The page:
10 Aug 2016



BACK COVER BLURB: England is in crisis. King Edward has no heir and promises never to produce one. There are no obvious successors available to replace him, but quite a few claimants are eager to take the crown. While power struggles break out between the various factions at court, enemies abroad plot to make England their own. There are raids across the borders with Wales and Scotland.

Harold Godwinson, Earl of Wessex, is seen by many as the one man who can bring stability to the kingdom. He has powerful friends and two women who love him, but he has enemies who will stop at nothing to gain power. As 1066 begins, England heads for an uncertain future. It seems even the heavens are against Harold.

Intelligent and courageous, can Harold forge his own destiny - or does he have to bow to what fates impose?

FIRST SENTENCE {Rouen, Normandy 1087}: In his bed the King, who can never be killed, lies dying.

MEMORABLE MOMENT {Page 117}: 'Well, there is the Church to reform and as I'm forbidden from consecrating Spearhavoc, I'm afraid he will have to go. We can't have an unconsecrated Bishop of London.'

'But he's working on my new crown.

De Jumieges gave Edward a disapproving look.

'I suppose you're right,' admitted the King. 'As usual.'

SOURCE: Received for review from the author.

MY THOUGHTS: Not so hot on the dialogue which I found a bit clunky, a bit awkward at times and certainly no great bard when it comes to romance however ....

A period in time that I covered in my school history lessons so knew the ending. Not that this matters as 1066 is all about the journey as it were and what a job the author does in fleshing out that journey, of detailing the events, the politics, the hostilities, the contentions, the skirmishes, the battles, the religious affiliations - I could go on.

And yet, and this probably says more about myself than the author, a reader for whom characterisation is just as important as plot (yes, even when it comes down to historical fiction) I couldn't help but be the teeniest bit disappointed that try as he might Holloway didn't quite bring the characters to life for me, his true forte lying, I believe, in the action scenes of which there were plenty particularly come the latter third of the novel.

Still, left satisfied by a book well written. I'm hoping that there are more books planned. Perhaps one based around the Magna Carte, another event in history that could do with bringing to life.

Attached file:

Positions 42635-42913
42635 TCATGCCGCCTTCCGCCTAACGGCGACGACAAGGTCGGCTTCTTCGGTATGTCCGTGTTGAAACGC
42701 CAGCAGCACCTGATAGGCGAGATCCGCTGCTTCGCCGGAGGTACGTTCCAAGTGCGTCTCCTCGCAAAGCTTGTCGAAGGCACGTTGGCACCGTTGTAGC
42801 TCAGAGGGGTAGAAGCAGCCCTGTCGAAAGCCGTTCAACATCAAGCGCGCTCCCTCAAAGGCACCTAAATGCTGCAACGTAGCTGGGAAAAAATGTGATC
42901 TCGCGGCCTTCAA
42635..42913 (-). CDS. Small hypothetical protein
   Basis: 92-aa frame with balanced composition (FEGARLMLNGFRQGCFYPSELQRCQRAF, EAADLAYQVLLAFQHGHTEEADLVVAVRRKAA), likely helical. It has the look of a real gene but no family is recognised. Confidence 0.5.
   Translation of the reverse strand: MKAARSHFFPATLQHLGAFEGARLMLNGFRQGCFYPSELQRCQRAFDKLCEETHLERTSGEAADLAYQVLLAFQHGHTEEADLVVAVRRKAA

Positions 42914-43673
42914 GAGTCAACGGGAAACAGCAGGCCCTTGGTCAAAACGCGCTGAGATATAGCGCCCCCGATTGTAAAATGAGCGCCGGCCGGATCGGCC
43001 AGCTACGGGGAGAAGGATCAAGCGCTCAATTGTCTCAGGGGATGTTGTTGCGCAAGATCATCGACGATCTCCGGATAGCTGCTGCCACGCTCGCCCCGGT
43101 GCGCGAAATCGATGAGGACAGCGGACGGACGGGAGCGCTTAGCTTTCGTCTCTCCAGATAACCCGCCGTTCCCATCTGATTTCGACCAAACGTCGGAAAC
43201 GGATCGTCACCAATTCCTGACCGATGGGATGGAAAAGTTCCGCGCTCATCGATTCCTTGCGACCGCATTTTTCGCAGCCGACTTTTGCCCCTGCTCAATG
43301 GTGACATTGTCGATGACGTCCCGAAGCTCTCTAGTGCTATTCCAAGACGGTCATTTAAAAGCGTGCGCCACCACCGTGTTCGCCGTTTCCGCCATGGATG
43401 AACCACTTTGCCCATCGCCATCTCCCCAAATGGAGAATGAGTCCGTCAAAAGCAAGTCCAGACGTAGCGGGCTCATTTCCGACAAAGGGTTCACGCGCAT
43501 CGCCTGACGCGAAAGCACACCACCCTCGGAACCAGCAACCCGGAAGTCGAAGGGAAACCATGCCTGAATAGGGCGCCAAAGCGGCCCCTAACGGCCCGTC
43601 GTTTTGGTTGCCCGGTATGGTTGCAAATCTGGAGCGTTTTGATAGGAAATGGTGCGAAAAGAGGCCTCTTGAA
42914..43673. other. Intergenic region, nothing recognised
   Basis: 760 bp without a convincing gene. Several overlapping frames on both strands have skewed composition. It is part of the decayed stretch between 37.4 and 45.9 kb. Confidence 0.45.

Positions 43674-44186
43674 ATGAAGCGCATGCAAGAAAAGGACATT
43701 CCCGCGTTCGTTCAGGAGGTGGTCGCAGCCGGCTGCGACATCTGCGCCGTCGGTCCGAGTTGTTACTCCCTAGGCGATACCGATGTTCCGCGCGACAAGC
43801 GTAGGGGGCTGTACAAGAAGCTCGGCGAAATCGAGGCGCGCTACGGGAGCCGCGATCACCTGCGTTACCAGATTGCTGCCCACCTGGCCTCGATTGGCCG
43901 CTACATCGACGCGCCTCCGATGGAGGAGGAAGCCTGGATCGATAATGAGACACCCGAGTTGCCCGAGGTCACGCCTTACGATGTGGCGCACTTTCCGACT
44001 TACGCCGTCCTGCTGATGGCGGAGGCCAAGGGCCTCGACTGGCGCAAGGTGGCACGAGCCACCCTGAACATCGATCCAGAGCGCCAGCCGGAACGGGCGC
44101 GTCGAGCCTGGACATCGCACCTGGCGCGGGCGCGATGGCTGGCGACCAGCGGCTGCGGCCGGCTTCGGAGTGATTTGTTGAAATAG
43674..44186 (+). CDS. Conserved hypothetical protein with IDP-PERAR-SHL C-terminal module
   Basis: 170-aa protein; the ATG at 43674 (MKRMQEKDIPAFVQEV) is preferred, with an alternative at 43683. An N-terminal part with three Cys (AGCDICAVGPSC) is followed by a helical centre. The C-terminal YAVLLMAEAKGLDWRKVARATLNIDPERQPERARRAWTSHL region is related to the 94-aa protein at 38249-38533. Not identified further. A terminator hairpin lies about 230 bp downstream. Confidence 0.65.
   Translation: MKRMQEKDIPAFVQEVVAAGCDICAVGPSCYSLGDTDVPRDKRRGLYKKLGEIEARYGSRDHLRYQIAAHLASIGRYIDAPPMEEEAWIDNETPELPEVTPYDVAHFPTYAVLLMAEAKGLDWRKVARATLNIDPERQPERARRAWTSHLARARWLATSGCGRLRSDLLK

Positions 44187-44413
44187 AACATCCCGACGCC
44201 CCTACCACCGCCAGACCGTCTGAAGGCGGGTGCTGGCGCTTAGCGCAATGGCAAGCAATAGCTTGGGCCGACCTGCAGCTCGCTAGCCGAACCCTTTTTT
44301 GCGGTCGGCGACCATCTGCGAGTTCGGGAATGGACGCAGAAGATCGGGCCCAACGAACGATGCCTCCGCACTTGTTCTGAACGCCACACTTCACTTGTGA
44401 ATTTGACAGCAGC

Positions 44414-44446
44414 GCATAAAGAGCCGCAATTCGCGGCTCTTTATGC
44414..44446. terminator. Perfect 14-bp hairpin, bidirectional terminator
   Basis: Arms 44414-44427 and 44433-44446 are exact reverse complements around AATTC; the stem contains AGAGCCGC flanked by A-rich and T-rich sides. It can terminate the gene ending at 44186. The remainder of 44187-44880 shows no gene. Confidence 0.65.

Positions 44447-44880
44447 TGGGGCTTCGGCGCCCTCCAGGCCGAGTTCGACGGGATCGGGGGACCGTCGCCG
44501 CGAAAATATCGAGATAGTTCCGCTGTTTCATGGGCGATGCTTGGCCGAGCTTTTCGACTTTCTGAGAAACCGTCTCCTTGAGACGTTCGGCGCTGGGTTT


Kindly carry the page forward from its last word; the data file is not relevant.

Literary Feline said...

I don't know that this one is for me, but I am glad you liked it.

carol said...

I don't know much about this time in England's history, but this one sounds a little flat for me. Not great dialogue and characters that don't come to life put me off.

Anonymous said...

This isn't my kind of book - I'm more of a crime and thriller girl!!

Shooting Stars Mag said...

Characters are usually a really big part of liking a book for me, so that's a bummer the author didn't really bring them to life for you! Thanks for your thoughts.

Melissa (Books and Things) said...

Yea... I need to connect to the characters in a historical fiction. Too bad it fell a bit short for you.

Kelly said...

You caught my interest right off considering I'm currently reading a novel (tome) that begins about 60 years prior to this. While your review sounds good and would normally cause me to add it to my wish list, I'll probably pass on it. Instead, I'll probably opt to read the book covering this same timeframe written by the author I'm reading now. I'm already familiar with her writing style and enjoying it.

Yvonne@fiction-books said...

Hi Tracy,

Although I never seem to feature serious historical fiction much, I do actually enjoy the genre and history was always one of my favourite and most successful lessons at school.

It really is a case of 'too many books, so little time'.

I also prefer some good, well developed character building, over descriptive action scenes, so at almost 500 pages, I would probably pass on this particular tome.

I have been following Kelly's adventures with reading author Helen Hollick, who writes in the same genre, but with a much more well developed and evenly balanced technique. If you enjoyed the basic concept of this book, you could do worse than check out her author page :)

Thanks for sharing and I hope that you are enjoying your summer and are keeping well :)


Brian Joseph said...

Too bad that this was little disappointing.

Foe me, a book set this far in the past would need to have realistic dialogue for it t work for me.

I do find this era of English history fascinating.

Tracy Terry said...

Thanks for all your comments.

Yvonne: I have read Helen Hollick's books - the Pendragon series - in the past and really enjoyed them.

Its funny you should mention this Brian as reading What Fates Impose I thought of you and how much you'd probably enjoy the book.